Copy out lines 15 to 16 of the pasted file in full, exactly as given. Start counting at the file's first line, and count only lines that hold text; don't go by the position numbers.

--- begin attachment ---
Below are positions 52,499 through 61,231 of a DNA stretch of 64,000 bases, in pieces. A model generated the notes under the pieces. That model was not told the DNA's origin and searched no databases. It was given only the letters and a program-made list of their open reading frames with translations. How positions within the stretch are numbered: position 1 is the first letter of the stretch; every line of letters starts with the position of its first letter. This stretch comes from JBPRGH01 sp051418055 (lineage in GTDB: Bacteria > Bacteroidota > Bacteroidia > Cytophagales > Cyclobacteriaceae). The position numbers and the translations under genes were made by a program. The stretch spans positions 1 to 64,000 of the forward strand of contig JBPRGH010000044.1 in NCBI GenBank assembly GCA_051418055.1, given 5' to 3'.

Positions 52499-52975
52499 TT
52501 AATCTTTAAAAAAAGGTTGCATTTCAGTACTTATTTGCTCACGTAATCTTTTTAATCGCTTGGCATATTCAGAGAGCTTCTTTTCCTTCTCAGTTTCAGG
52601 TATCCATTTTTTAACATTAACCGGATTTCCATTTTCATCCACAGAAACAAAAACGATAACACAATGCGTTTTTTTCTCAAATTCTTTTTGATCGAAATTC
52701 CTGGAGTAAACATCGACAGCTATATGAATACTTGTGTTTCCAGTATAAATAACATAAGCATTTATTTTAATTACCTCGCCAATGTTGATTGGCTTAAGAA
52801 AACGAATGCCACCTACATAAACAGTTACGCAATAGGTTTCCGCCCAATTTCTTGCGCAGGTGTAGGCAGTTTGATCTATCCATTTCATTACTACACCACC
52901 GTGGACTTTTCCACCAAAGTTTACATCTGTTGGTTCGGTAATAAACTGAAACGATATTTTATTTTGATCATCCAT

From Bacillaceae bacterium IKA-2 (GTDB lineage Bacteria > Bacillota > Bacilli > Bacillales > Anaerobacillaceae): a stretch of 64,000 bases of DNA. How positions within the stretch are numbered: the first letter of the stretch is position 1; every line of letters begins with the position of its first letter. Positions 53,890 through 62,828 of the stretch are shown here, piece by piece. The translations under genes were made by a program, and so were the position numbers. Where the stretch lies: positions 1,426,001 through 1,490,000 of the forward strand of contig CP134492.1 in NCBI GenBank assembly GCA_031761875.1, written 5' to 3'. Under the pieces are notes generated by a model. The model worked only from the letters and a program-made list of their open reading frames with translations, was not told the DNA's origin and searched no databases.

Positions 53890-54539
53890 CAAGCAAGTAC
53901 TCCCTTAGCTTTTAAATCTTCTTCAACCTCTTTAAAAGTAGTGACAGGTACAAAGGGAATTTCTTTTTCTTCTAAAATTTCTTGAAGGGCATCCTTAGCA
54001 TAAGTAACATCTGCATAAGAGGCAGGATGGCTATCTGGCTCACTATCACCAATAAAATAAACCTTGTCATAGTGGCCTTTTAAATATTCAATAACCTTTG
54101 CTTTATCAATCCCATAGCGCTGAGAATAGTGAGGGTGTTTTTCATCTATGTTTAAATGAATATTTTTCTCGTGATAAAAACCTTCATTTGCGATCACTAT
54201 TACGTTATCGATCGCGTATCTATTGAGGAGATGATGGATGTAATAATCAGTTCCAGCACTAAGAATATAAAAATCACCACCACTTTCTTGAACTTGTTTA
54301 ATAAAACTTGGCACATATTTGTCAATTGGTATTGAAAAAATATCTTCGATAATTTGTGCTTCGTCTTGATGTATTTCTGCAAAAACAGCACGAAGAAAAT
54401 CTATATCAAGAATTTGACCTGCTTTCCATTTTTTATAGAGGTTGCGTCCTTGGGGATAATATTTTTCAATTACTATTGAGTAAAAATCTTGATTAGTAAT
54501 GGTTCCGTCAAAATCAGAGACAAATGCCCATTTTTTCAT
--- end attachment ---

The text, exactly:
54201 TACGTTATCGATCGCGTATCTATTGAGGAGATGATGGATGTAATAATCAGTTCCAGCACTAAGAATATAAAAATCACCACCACTTTCTTGAACTTGTTTA
54301 ATAAAACTTGGCACATATTTGTCAATTGGTATTGAAAAAATATCTTCGATAATTTGTGCTTCGTCTTGATGTATTTCTGCAAAAACAGCACGAAGAAAAT